Honda H'ness CB350 vs Royal Enfield Classic 350: Spec Comparison

By autoX Editorial | on October 5, 2020

With the H'ness CB350, Honda has made its intentions clear it wants to beat the Royal Enfield Classic 350 at its own game. So, how does the new Honda stack up against the old horse? Let's find out in this spec-comparison. 

With the launch of the H’ness CB350, Honda is going right after the Royal Enfield Classic 350 – there are no two ways about it! The Royal Enfield Classic 350 is an icon in itself, with a cult following. However, Honda seems to have done its homework well with the H’ness, as it seems to have all the bases covered – the CB350 has a retro-classic design, it’s packed with modern features, and being a Honda, it’s expected to be refined and reliable as well. The question is, does it have what it takes to dethrone the current royalty – the evergreen RE Classic 350?

Let’s compare their spec sheets to find out the answer,

Design, dimensions, and weight

The Royal Enfield Classic’s design is timeless and perhaps needs no explaining. Over the years, Royal Enfield has given it subtle and tasteful updates, and it still looks very classy and elegant. In its recent BS6 update, the Classic 350 has received a number of new paint options, which have only made it look more attractive. In terms of design, then, the Classic 350 has still got it.

The H’ness, on the other hand, follows the same classic design philosophy, but it does it the Honda way. The design is inspired by the CB350 of yore (the 1970s, to be precise), and it has a striking resemblance to its forefather. There’s a round headlamp, a large fuel tank, a heavy dose of chrome, and an accommodating saddle. But since this is a modern-day interpretation of the CB350, you get full LED headlamps, large disc brakes at the front and back, alloy wheels, and tubeless tyres. The quality looks top-notch as well. Overall, we think it’s a job well done by Honda. The design of the H’ness is definitely going to be one of its main USPs. Not to mention, it gives it a definite edge over the Classic 350.

CB350 Honda Highness

In terms of dimensions, both the motorcycles are evenly matched. However, the CB350 is lighter by around 14kg, and it’s also got a longer wheelbase than the Classic 350. The Honda’s fuel tank is also of larger capacity.

 

CB350

Classic 350

Length

2,163mm

2,160mm

Width

800mm

790mm

Height

1,107mm

1,090mm

Wheelbase

1,441mm

1,390mm

Ground Clearance

166mm

135mm

Fuel Tank

15 litres

13.5kg

Kerb Weight

181 kg

195 kg

Engine & transmission

Honda says that the CB350 is built completely from the ground up, and as a result, it features an all-new engine. The powertrain in question here is an air-cooled 348cc single-cylinder engine, which develops 20.8bhp and 30Nm of torque. In comparison, the Classic 350 comes powered by an air-cooled 346cc single-cylinder unit, which develops 19.1bhp and 28Nm of torque. Not only does the RE offer less power and torque but also its peak torque developed at higher rpm as compared to the Honda’s engine. Both the motorcycles come with a five-speed transmission, but the Honda gets an assist and slipper clutch.

What about the exhaust note? Well, the CB350 has a similar ‘thumping’ sound as the Royal Enfield. Honda is leaving no stone unturned, you see.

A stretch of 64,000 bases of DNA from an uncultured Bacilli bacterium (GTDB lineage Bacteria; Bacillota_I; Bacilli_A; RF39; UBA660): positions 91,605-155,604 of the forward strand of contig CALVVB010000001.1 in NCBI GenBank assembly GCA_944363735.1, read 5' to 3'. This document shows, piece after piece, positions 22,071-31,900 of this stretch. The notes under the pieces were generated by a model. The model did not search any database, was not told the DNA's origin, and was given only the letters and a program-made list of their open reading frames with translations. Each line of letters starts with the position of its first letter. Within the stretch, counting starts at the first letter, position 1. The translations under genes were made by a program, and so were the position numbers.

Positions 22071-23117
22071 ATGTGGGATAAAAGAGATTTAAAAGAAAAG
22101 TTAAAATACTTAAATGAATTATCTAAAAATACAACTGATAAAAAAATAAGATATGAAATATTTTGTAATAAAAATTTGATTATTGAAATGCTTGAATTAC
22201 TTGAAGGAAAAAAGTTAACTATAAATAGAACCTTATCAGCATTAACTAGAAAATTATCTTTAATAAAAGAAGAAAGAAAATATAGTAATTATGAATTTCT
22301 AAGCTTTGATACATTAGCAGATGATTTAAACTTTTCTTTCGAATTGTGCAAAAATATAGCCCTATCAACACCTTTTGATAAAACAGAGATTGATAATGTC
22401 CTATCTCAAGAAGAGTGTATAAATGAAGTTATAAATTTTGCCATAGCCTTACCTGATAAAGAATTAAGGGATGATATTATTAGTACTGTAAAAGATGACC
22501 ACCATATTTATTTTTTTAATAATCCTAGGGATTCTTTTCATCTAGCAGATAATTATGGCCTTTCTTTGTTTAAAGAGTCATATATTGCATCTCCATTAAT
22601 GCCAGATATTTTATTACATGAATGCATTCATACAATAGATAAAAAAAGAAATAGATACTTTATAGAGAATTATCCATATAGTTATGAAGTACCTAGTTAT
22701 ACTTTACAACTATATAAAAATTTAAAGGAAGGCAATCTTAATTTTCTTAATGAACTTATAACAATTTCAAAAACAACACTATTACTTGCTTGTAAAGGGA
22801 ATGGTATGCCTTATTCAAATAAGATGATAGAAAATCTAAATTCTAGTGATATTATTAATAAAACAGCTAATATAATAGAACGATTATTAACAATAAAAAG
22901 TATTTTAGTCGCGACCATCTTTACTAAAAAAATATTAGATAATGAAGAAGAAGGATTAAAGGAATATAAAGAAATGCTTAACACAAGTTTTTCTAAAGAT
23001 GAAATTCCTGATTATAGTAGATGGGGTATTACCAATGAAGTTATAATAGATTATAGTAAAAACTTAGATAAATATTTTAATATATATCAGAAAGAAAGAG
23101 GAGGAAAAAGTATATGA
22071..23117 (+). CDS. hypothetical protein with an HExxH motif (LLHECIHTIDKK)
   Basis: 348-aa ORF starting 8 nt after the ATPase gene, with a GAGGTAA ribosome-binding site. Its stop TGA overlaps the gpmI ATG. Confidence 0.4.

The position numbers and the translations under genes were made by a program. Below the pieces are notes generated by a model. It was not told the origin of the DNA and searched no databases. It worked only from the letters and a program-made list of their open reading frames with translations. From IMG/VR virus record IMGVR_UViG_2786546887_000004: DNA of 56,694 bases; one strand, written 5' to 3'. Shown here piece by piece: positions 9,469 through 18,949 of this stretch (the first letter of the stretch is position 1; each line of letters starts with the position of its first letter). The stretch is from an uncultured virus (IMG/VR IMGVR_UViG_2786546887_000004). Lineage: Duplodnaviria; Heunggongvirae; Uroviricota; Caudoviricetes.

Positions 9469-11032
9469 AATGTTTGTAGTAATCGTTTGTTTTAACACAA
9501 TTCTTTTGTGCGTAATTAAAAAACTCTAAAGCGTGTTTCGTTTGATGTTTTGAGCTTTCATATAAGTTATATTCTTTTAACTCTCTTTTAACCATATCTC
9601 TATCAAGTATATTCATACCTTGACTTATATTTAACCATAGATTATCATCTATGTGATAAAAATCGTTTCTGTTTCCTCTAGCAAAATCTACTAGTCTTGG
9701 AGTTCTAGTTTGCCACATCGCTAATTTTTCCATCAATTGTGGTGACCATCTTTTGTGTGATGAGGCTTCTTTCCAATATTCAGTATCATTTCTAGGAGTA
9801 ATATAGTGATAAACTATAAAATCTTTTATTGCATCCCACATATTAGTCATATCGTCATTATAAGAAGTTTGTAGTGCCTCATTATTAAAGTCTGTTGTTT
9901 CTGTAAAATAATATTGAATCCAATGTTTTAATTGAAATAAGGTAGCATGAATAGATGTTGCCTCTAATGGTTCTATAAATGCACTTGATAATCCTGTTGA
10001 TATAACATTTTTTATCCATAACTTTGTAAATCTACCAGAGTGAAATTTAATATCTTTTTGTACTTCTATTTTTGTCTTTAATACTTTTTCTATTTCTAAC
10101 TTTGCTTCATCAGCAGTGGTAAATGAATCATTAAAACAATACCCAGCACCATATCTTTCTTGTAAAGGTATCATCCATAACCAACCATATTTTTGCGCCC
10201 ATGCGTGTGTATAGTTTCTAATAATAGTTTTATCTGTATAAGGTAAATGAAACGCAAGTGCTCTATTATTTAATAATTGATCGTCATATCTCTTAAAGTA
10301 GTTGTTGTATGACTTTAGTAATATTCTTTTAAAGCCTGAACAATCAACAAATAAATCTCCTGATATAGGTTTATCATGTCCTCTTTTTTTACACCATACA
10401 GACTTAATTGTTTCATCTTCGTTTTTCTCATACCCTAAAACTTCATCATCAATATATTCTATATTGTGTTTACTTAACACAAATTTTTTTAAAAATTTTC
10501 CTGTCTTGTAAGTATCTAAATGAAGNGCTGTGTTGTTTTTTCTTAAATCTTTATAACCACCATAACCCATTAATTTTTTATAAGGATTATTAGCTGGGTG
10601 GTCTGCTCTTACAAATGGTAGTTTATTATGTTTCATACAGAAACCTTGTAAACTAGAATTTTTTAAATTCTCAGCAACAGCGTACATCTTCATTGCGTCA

CB350

Classic 350

Engine

348cc / Single-Cylinder

346cc / Single-Cylinder

Power

20.8bhp @ 5,500rpm

19.1bhp @ 5,250rpm

Torque

30Nm @ 3,000rpm

28Nm @ 4,000rpm

Transmission

5-Speed

5-speed

Suspension, brakes & tyres

Both the motorcycles come equipped with telescopic front forks and twin hydraulic shocks at the rear. The Honda comes with dual disc brakes (front – 310mm, rear – 240mm) and dual-channel ABS as standard. The Classic 350 is available in two variants – Single-channel and Dual-Channel. Both the Classic variants are fitted with 280mm front disc brake, however, the dual-channel ABS version gets a rear disc brake of 240mm dia, whereas the single-channel gets drum brake at the rear wheel.

The CB350 features alloy wheels and tubeless tyres, whereas the Classic is available with both spoke wheels/tube-type tyres and alloy/tubeless tyres. Both the motorcycles have 19-inch front and 18-inch rear wheels, but the CB350 has wider tyres – 100/90-19 (front) & 130/70-18 (rear) vs 90/90-19 (front) & 120/80-18 (rear).

Royal Enfield Classic 350 BS6

Features & equipment

This is where the Honda CB350 has a clear advantage. Compared to the Classic 350, the Honda is packed with contemporary features. In addition to features like an assist-and-slipper clutch, dual-channel ABS, LED headlamps, the Honda also gets traction control, Bluetooth connectivity, side stand indicator, gear position indicator, and more. In comparison, the Classic 350 feels a little outdated when it comes to its feature list – it’s bare basic in that regard. It does, however, come with a kick starter, which isn’t the case with the Honda.

Price & availability

The Honda H’ness CB350 will be available in two variants, with prices starting at Rs 1.90 lakh (ex-showroom). The Royal Enfield Classic 350 BS6 range is priced from Rs 1.61 lakh and goes all the way up to Rs 1.86 lakh (both ex-showroom).

There’s no denying that the CB350 comes across as a better modern-classic package than the Classic 350. However, at the moment, the CB350 will be sold only through Honda’s premium Big Wing dealerships in the country, which are in limited number. The Royal Enfield, however, has an expansive dealer network across the country, which will definitely play in its favour.

Also read, 

Honda CB350 H’ness launched at Rs 1.90 lakh 

BS6 Royal Enfield Classic 350 vs BS6 Benelli Imperiale 400: Comparison

Tags: Honda CB350 Honda

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